Charalambides Unknown Spin

[Kranky; 2003]

Rating: 4/5

Styles: free folk, New Weird America, psychedelic, Americana
Others: Espers, No-Neck Blues Band, Vetiver, Incredible String Band

Charalambides' latest offering, Unknown Spin (released on Kranky Records), is another "experimental Americana" album that fits into the dubious category of "New Weird America." It's also a very different kind of record for Kranky, although it does fit with the label's minimal aesthetic. In fact, Unknown Spin could almost be considered more of an "ambient Americana" record than a traditional indie rock or even folk record. The instrumental nature of this record calls to mind Neil Young's experimental album (and companion piece to his live Weld) Arc or his soundtrack to Jim Jarmusch's film Dead Man. It is dissonant, feedback-laden, and seemingly designed to evoke a dusty western atmosphere of dread, depression, and decay. Unknown Spin could have been the score to HBO's series Carnivale, with its depression-era vibe and lonely, ghost-town feel (not dissimilar to Godspeed You Black Emperor!'s F#A#∞).

Minimal in the strictest sense of the term, this record progresses very, very slowly. It's a long record, and it takes patience to digest it in its entirety. Because not one drumbeat is featured on this entire album, Unknown Spin would make excellent background music to listen to while reading a Cormac McCarthy novel (particularly Blood Meridian) or for conjuring up images of dust-strewn Southwestern terrain. Furthermore, rather than appearing as actual compositions, the pieces on this record have an improvisational feel to them.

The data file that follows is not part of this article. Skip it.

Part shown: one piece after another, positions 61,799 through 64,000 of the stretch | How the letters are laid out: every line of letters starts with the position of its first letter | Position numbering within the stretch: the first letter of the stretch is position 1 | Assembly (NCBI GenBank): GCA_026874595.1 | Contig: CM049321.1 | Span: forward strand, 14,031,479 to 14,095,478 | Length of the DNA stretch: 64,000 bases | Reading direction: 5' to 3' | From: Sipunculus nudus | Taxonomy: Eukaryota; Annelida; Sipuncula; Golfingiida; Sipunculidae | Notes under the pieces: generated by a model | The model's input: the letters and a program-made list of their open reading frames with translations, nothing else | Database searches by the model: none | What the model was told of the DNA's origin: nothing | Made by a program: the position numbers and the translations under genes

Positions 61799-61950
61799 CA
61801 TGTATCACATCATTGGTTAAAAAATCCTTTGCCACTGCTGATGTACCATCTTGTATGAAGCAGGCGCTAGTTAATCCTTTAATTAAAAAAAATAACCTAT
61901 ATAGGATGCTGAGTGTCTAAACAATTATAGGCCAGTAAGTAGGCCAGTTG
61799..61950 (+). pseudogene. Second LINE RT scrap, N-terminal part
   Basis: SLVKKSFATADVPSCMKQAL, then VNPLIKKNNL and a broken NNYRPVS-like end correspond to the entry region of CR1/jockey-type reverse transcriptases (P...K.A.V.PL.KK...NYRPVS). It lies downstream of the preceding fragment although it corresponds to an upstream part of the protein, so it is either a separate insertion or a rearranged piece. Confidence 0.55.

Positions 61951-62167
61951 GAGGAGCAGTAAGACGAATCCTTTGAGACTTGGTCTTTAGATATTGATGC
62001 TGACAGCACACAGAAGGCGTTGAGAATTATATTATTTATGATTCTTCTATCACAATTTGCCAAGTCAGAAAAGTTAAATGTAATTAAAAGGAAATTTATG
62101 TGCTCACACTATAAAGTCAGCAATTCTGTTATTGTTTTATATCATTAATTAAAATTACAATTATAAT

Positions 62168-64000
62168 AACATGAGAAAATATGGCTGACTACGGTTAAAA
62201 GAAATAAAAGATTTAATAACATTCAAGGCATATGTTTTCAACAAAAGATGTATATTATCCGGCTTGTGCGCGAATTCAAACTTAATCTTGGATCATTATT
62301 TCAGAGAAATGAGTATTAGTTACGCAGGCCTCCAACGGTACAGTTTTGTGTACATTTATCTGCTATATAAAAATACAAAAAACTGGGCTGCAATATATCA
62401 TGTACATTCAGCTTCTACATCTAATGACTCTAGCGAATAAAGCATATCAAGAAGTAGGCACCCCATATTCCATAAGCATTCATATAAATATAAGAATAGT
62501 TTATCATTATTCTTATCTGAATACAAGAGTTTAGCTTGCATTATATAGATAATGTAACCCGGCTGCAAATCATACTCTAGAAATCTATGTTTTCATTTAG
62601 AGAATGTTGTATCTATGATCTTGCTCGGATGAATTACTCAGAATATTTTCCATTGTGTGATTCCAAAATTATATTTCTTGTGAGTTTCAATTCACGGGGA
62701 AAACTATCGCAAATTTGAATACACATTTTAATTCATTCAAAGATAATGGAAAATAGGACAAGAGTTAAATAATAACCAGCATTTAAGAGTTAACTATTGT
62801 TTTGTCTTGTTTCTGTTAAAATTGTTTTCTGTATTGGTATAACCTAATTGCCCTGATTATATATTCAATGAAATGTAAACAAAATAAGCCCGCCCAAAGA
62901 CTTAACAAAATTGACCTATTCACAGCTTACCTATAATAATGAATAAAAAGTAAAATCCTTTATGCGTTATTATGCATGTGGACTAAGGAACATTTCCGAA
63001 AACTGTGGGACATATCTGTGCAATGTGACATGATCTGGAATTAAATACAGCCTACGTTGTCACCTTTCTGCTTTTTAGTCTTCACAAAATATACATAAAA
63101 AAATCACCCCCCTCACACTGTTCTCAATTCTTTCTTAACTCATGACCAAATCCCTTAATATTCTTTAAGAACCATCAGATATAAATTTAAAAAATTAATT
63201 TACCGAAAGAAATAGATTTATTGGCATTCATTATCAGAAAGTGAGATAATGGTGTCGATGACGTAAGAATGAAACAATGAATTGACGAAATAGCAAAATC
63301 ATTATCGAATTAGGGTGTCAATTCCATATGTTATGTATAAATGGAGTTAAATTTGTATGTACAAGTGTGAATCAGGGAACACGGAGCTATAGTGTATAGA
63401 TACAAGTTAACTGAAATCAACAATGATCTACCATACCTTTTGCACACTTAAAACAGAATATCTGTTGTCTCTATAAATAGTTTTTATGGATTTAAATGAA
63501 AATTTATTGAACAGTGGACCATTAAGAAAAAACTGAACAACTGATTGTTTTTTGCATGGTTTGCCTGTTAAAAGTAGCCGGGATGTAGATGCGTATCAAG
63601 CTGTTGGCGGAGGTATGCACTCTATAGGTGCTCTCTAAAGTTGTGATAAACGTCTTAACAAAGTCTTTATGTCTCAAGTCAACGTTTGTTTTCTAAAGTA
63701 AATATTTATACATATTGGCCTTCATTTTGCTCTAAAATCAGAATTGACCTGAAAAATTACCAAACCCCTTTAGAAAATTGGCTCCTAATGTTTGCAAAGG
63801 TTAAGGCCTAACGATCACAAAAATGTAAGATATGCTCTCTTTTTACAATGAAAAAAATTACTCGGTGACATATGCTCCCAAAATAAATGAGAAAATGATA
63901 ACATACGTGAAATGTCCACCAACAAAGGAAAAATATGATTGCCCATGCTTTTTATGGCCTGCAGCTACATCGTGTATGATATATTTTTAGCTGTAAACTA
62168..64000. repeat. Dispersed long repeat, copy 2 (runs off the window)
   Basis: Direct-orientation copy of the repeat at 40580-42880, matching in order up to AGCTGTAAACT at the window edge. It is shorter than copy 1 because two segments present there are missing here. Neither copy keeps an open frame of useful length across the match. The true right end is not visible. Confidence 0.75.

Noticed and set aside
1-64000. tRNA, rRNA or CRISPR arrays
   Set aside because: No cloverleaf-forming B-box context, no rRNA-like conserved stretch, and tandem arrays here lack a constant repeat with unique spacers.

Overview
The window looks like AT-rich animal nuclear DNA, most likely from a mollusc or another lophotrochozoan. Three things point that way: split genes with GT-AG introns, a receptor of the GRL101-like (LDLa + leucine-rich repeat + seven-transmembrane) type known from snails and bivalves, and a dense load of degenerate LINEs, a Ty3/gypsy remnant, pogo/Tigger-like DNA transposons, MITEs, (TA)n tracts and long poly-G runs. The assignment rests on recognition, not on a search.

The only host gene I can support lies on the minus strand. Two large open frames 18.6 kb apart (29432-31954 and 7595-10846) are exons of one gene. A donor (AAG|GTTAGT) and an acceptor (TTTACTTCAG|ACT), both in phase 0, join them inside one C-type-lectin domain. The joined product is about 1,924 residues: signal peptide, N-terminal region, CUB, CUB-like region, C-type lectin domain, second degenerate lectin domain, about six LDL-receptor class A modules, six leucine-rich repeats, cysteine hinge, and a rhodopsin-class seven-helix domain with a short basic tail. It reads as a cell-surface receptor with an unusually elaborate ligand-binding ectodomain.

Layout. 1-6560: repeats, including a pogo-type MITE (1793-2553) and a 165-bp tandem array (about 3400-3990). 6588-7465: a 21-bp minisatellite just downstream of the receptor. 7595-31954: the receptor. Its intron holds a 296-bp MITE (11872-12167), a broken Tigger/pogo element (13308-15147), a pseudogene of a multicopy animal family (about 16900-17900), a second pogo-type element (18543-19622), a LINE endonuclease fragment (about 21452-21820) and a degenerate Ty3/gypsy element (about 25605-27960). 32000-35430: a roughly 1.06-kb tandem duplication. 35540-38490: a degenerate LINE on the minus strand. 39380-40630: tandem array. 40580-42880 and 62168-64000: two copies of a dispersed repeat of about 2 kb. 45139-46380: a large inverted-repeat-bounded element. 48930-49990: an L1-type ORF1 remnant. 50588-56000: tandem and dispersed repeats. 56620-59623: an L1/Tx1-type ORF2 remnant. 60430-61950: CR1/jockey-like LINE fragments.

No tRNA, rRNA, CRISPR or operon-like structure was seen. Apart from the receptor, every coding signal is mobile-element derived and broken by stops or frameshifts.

The record begins with an extremely minimalistic, subdued acoustic guitar. Some feedback fades in and out of the mix, adding an eerie vibe to the music. Scraping noises can be heard, along with amp buzz. A repetitive melody anchors the song, while experimental guitar noises and slide guitar build up on top of the track, adding a haunting element. Singers Christina Carter and Heather Murray's voices are used as instruments, rather than as vocal accompaniment. They're not singing words, but more like sighs and moans. The ghostly female vocals pan back and forth between channels in a harmonic interplay with the guitar feedback. And that's just the first track.

The releases of the Jewelled Antler Collective, as well as other releases in the "New Weird America" movement, are leading me to believe that this genre of music may replace glitch/idm/electronica as the "new" experimental music. The genre almost seems to be a reaction to the laptop music that has been dominating the independent and experimental music scene for the past few years. Furthermore, Charalambides have shown that environmental and acoustic sounds, assembled with even the most minimal of production techniques, can be every bit as innovative as a Terre Thaemlitz, Aphex Twin, or even Jan Jelinek.

1. Unknown Spin
2. Voice Within
3. Magnolia
4. Skin of Rivers